Revisited: Taking pride in my Slob heritage

I declare today that I am a Slob-American. I say it loud, and I say it proud.

As enthusiastic as I might be now, I wasn’t always so respectful of my heritage. We Slobs were too frequently lumped in with the Lazy, the Listless, the Shifty and the Shiftless. I don’t deny those groups any less right than I have to view their ethnicity with pride, it’s just not who I am. We Slobs have a history of making an overt statement that we don’t care how we look, whereas other groups have not always had the same self-assuredness.

I can trace my Slob birthright back several generations before its carefree attitude toward dress showed up squarely in my wrinkled lap. One of my earliest ancestors was Maryland patriot Charles Carroll of Carrollton, an original signer of the Declaration of Independence. Documentation of his personal style is understandably scant, though there is a lithograph in the National Archives showing the Founding Fathers gathered around the hallowed parchment that is our nation’s charter, with Charles shown wearing a pocket t-shirt.

Almost a century passed before I could find a similar record of my later forbearers, and this time it’s Jebediah Stephen, posing for a Matthew Brady photograph on the eve of the Civil War’s Battle of Gettysburg. Stephen is just a kid, his unease with military life apparent in the way he stands apart from the other Union soldiers. You can’t tell it from the photo (Brady was of the minimalist/realist school and disdained the use of color) but Stephen is dressed in a green uniform. It’s only through later records that we know the confused young border-state native forsook fighting for either the Blue of the North or the Grey of the South, and instead insisted on defending the “glory of the East.”

Fast-forward to the 1950s and there’s a picture of my maternal grandmother. Vertie Wolfe was a proud Pennsylvania farm wife who raised eight children after her husband died. She’s shown in the only picture of that era still in my family, wearing a calf-length polka-dot dress, her grey hair in a bun, looking over the rims of her grandmotherly glasses. No botox, no blonde rinse, no fashionable pumps, the poor woman is a fashion no-show.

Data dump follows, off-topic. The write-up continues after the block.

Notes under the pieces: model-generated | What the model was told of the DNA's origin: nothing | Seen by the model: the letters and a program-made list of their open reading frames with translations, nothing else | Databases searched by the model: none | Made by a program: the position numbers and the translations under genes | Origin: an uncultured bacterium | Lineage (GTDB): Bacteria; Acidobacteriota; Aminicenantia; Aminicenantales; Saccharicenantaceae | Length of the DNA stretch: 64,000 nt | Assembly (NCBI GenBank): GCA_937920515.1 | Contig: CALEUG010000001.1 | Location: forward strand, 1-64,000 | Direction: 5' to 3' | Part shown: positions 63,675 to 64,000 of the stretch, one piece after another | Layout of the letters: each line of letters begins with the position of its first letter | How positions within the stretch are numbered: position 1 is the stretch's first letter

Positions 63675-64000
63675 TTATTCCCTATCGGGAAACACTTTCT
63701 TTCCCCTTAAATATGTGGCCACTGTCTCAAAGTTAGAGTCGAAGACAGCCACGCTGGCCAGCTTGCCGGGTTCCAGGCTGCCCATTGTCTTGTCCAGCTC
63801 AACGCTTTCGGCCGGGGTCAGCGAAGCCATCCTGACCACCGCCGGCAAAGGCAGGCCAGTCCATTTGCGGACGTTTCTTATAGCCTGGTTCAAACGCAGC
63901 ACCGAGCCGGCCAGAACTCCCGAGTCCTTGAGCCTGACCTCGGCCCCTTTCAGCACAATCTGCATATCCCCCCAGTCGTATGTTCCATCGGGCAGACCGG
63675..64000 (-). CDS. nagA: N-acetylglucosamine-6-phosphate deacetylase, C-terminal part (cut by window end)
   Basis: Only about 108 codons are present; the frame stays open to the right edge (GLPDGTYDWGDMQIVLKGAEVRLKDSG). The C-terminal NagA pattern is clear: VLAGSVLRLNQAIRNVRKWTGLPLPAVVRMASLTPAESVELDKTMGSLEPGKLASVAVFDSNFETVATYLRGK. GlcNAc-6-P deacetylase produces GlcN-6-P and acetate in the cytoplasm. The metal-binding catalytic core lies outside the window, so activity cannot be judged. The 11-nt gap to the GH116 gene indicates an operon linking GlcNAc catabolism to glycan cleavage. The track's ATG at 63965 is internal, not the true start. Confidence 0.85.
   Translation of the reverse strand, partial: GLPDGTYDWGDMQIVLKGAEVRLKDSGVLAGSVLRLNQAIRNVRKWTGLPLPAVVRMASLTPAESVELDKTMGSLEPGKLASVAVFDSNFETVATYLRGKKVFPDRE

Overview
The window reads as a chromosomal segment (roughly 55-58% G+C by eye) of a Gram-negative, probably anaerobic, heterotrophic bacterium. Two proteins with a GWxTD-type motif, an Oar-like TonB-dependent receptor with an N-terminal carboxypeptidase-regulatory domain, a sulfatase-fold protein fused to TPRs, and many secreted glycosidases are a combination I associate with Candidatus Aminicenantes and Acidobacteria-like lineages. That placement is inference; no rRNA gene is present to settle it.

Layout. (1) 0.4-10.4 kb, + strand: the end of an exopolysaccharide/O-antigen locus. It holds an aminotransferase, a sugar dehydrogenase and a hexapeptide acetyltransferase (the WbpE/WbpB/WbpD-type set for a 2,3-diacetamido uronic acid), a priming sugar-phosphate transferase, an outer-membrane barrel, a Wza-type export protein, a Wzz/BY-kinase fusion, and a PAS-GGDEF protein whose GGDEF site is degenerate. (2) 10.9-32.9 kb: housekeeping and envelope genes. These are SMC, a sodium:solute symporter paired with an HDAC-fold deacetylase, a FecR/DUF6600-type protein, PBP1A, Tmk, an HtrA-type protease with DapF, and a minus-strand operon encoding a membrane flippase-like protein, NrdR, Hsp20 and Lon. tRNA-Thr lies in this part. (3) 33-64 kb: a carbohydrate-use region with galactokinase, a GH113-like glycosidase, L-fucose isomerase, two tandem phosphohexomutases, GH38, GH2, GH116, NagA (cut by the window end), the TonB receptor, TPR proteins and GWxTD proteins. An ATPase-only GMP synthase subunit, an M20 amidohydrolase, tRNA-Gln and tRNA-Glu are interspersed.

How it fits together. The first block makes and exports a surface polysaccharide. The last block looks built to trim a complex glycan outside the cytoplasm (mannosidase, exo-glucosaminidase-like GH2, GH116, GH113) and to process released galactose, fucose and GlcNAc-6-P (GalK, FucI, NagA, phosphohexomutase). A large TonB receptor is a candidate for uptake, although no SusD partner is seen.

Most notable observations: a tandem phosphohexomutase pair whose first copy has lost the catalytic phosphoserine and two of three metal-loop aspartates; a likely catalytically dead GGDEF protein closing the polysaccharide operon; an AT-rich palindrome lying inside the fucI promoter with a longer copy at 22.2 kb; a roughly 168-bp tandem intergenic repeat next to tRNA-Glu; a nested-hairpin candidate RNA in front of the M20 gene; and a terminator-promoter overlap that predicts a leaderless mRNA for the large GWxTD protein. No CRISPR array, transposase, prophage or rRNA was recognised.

My earliest years were not particularly notable for their lack of fashion-sense. My baby pictures show a happy little boy. Sure, he’s wearing a rather frumpy diaper and has one sock pulled higher than the other, but at least there’s a doggie decal on his shirt. When I headed off to first grade a few years later, I’m wearing a plain shirt made by my mother and a pair of jeans that were meant to last at least through my teenage growth spurt. Their excess length is folded outward into white denim cuffs that reach almost to my knees.

More overt displays of Slobiness were not permitted in public schools at that time. We didn’t have uniforms per se, but there was a fairly strict dress code requiring long pants (not THAT long), tucked-in shirts and, inexplicably, shoes. Growing up in the subtropics of south Florida, I spent every moment I could romping through life in bare feet. You’d think the presence of scorpions, poisonous toads and giant roaches known for crunching underfoot would’ve offset the lure of constantly warm weather, but I loved to go without shoes. We played stickball in the street, rode our bikes through the neighborhood, even played tennis, and came to be proud of the thick calluses we constructed for ourselves. To this day, my big toes are each a full four inches wide.

It wasn’t until free-spirited seventies when I went off to college that I was able to “let my Slob flag fly,” to paraphrase David Crosby from his Slobian anthem “Almost Cut My Hair” and the lesser-known follow-up “Almost Took a Shower.” With no dress code whatsoever in place, I attended classes in frayed cut-off jeans, faded shirts, long curly hair and a scruffy half-beard. Even when I became editor of the school paper and a student leader, I clung to my carefree look, once interviewing the university president in his ornate office while wearing no shoes. I considered my slovenly appearance to be a political statement against the establishment; I imagine he saw it otherwise.